Keeping AIDS at bay
The contemporary times we live in are not at all benign. Firstly, if the alarming rate of noncommunicable diseases is not enough, then the number of people detected or living with HIV/ AIDS is on the rise.
The augmenting number of HIV positive cases detected across the country is indubitably a concern. So far 23 new HIV positive cases were reported as per the recent news report with 13 females and 10 males.
The total number of detected cases today is a whopping 515. And this seriously deserves a lot of deep reckoning. The figure is almost double of what it was four or five years back.
Although HIV/ AIDS in Bhutan is categorized as a ‘ low level epidemic’, but this figure is just the tip of an iceberg. This is because almost all the cases that we were diagnosed are done mostly through contact tracing and voluntary testing, while some are found during medical checkup or screening.
As these numbers were derived just from these mechanisms, we could only imagine what the actual figure is likely to be. The figure, therefore, is only expected to be more than what it is now. Thousand of our common folks across the country are still yet to avail such testing facility.
One of the main reasons pointed by the Ministry of Health for people delaying taking up HIV test is because HIV remains in our body without any signs and symptoms for several years ranging from six to ten years
The other disturbing revelation is the age group of the people contracting this disease. We have our most economically productive and reproductive age group contracting this disease. Given our small and vulnerable population, such predicament would only pose serious socioeconomic development risk.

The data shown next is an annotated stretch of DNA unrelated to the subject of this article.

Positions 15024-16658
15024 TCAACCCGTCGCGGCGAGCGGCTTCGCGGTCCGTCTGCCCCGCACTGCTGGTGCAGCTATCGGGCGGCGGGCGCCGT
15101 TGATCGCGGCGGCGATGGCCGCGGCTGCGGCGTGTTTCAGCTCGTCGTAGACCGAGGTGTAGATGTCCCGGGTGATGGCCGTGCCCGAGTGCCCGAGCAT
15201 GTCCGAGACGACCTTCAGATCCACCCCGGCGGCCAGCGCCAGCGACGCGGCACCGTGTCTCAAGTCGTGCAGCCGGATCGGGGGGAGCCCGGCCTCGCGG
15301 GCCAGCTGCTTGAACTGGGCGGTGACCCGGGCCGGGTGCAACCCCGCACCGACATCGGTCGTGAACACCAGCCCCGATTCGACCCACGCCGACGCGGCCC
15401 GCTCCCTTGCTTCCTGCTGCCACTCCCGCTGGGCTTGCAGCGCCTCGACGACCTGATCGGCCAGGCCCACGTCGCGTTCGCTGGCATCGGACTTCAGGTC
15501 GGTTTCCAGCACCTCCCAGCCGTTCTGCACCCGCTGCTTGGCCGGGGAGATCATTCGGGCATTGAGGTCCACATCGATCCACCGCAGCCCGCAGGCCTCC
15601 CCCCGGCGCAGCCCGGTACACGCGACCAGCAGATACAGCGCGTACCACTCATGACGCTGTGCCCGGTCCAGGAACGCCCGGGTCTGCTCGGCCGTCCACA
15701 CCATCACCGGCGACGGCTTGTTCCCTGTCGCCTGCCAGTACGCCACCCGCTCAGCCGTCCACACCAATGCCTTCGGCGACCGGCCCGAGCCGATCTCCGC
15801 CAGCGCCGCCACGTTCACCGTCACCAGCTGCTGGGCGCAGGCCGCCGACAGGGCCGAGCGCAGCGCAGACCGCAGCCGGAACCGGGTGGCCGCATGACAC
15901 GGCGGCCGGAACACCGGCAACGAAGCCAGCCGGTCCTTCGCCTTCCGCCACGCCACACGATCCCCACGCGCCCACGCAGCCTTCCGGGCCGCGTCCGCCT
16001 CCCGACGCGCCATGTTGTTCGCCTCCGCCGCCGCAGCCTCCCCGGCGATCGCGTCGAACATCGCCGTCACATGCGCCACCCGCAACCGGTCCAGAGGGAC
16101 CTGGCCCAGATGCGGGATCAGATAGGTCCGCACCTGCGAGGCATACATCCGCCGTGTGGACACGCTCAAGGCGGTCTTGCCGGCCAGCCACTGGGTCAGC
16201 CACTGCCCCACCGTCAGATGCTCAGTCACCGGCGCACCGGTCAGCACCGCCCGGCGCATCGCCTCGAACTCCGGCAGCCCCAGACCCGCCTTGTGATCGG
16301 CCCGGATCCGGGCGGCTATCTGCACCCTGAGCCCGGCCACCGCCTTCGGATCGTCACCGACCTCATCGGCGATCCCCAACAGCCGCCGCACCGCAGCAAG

We are not only losing our close and dear ones, but also losing people in the most economically productive and reproductive age group ( as per age group distribution of PLWHAs).
And while we may vie to have HIV diagnostic testing services available in all places across the country, but what is more wanting now is the awareness on safe sex practices or sex education. Unsafe sex is still the main cause of HIV/ AIDS.
Rather considering it a taboo, it’s conceivable, besides the pivotal role of teachers and parents, a curriculum on sex education, where every child is taught that an unprotected sex can kill, will do much better.
It becomes every body’s responsibility to building innovative partnerships with businesses, community, government, and science to strengthen HIV prevention and treatment efforts.
Further it is time to call for action to work together and reach the people who still lack access to comprehensive treatment, prevention, care and support services.